This is Audio EXP for the 28th of November 2020, and the title of this episode is ‘Savage Pathfinder’.
[The following is a transcript of Audio EXP: #72]
Wizards of the Coast was not sued this week. It has been one week since legal action was last taken against Wizards of the Coast.
I’m referring to the recent news, covered in the previous podcast, that Gale Force Nine has filed court papers against Wizards of the Coast. D&D’s owner seemed to be using tactics to thwart Gale Force Nine that feels similar to the ones used to stop the next trilogy of Dragonlance books.
We hopefully won’t need to begin each Audio EXP podcast with a counter of legal cases against Wizards of the Coast. But I wanted to mention it again, not just because it’s somewhat worrying news, but because I still see the news spark discussion and predictions that D&D 6e is around the corner.
Last week, as you might recall, I stuck my neck out and said I didn’t see D&D 6e becoming a reality for a good few years. At the time I cited just how many forthcoming D&D 5e computer games Hasbro had invested big money into.
Well, I was beginning to doubt myself. So many people kept on talking about D&D 6e. Why else, they argued, would Wizards of the Coast attempt such drastic contractual changes.
However, Jeremy Crawford, D&D 5e lead designer, told Dicebreaker something that reassured me my timeline projection was right.
Crawford said that it would take several years to fully implement the changes to how D&D tackles races.
So, that’s at least several years of D&D 5e then, and perhaps the new approach on dealing with fantasy races manifests as D&D 6e, it certainly could be a significant enough change to warrant it.
It certainly seems very unlikely that Wizards of the Coast will publish D&D 6e in 2021 if they think they’ll be tinkering with races for years afterwards.
Anyway, that’s what I think. What do you think?
The weird stat I have for you this week seems to suggest that when it comes to thinking about the future geeks a little more optimistic than non-geeks.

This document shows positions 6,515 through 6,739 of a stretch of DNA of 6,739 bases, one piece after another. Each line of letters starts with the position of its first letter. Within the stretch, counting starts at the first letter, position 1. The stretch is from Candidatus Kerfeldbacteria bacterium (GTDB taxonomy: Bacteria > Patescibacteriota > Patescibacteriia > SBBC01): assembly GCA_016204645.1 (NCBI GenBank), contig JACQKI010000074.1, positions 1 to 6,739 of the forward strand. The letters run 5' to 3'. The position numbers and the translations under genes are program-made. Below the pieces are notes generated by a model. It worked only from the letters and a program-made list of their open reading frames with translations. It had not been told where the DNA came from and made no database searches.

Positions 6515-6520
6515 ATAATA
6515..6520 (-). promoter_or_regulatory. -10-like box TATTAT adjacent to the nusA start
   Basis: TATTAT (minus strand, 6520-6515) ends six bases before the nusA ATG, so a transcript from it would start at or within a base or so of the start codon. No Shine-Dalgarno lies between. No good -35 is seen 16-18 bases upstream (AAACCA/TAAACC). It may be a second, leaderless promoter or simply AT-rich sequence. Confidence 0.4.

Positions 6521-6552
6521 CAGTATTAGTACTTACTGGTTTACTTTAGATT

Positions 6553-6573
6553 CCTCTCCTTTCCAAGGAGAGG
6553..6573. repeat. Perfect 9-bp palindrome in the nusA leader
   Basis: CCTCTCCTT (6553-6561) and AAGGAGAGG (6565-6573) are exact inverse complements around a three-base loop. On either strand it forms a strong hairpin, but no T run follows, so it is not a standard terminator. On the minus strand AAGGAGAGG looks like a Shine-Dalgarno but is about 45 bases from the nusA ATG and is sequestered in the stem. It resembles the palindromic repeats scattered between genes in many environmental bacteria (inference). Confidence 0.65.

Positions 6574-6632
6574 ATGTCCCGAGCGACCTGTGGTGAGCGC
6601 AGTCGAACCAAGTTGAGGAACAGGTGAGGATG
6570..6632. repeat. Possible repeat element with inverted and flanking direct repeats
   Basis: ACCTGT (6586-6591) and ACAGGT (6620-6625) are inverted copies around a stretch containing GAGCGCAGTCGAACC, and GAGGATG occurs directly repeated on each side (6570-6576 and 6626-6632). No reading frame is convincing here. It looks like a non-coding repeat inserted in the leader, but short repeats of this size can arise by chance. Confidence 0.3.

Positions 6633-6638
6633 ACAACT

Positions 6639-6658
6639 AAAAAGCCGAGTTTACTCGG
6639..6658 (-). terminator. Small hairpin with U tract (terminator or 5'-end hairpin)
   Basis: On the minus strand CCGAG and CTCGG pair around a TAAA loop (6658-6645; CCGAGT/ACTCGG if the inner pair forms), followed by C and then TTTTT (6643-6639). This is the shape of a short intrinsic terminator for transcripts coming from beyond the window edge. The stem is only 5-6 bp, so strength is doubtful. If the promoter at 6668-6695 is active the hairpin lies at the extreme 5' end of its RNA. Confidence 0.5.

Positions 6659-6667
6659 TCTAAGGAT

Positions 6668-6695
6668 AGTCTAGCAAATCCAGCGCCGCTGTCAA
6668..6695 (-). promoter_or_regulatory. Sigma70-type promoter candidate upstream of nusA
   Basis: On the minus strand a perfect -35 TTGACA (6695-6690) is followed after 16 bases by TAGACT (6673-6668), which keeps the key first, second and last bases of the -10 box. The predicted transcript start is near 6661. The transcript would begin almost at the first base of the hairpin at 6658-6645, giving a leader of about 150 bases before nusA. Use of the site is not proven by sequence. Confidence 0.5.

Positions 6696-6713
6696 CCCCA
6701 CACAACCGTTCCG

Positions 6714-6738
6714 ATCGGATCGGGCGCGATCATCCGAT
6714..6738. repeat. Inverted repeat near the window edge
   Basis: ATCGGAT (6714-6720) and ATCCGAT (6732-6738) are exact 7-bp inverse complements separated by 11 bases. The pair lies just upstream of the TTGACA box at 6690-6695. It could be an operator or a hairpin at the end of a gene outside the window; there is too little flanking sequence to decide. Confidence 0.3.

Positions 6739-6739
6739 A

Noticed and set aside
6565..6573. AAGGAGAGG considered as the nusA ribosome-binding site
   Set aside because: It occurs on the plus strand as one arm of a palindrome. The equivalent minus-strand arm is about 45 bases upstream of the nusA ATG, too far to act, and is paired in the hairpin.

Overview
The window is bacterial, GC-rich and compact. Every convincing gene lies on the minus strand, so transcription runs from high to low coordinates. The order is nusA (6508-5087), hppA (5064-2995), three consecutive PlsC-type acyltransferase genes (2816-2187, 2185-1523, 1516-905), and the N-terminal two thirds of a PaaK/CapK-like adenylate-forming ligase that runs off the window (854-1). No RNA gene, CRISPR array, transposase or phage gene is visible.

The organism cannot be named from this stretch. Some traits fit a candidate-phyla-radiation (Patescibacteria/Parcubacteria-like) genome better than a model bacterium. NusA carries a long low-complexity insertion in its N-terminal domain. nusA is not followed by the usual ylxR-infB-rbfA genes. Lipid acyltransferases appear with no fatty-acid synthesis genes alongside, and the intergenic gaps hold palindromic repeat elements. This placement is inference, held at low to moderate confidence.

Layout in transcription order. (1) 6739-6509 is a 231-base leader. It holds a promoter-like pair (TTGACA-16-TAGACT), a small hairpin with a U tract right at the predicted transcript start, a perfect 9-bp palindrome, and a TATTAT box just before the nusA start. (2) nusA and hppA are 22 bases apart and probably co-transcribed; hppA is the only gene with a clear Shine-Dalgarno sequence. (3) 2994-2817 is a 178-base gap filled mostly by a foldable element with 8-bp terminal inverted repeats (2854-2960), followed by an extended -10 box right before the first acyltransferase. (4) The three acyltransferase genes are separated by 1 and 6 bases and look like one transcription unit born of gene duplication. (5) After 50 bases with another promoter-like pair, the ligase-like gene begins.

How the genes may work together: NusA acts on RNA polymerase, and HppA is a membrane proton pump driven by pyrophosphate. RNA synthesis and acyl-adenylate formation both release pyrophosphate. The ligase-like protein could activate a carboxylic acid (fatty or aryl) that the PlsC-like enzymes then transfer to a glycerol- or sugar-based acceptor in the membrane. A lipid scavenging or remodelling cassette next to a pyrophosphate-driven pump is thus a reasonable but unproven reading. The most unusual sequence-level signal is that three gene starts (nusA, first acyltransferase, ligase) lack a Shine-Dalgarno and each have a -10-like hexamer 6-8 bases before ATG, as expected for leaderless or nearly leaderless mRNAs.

In September, I had a copy of a Gears of War novel to give away, so did the usual thing of running a poll competition. Answer the question to enter, and the question was “Do you think there will be a World War in their lifetime”.
On average, 57% of people don’t think there will be a World War in their lifetime.
I wish the figure was higher.
It is a little higher for geeks. When people made their World War prediction in the competition, they also had to say whether they considered themselves to be a geek or not.
59% of these self-identified geeks didn’t think there would be a World War in their lifetime.
That’s not the first time I’ve seen geeks be brighter about the future than non-geeks. Recently, and maybe you caught the Audio EXP when we discussed this, geeks were also less likely to predict a cyberpunk future for us in the next 20 years.
Well, since we’ve found ourselves on a slightly morbid topic, let’s stick with it for a bit and talk about Onyx Equinox and a forthcoming anime called Killing me/Killing you.
Onyx Equinox is a new Crunchyroll anime, in English, from a Powerpuff Girls storyboard designer called Sofia Alexander.
The show starts off with no shortage of death. An underworld god, impatient with the lack of blood sacrifices from the Aztecs above, rises up to attack a whole city.
Let’s not use the phrase “good gods”, let’s just say that in response rival gods decide to seal the gates of the underworld and probably erase humanity from the world and start again.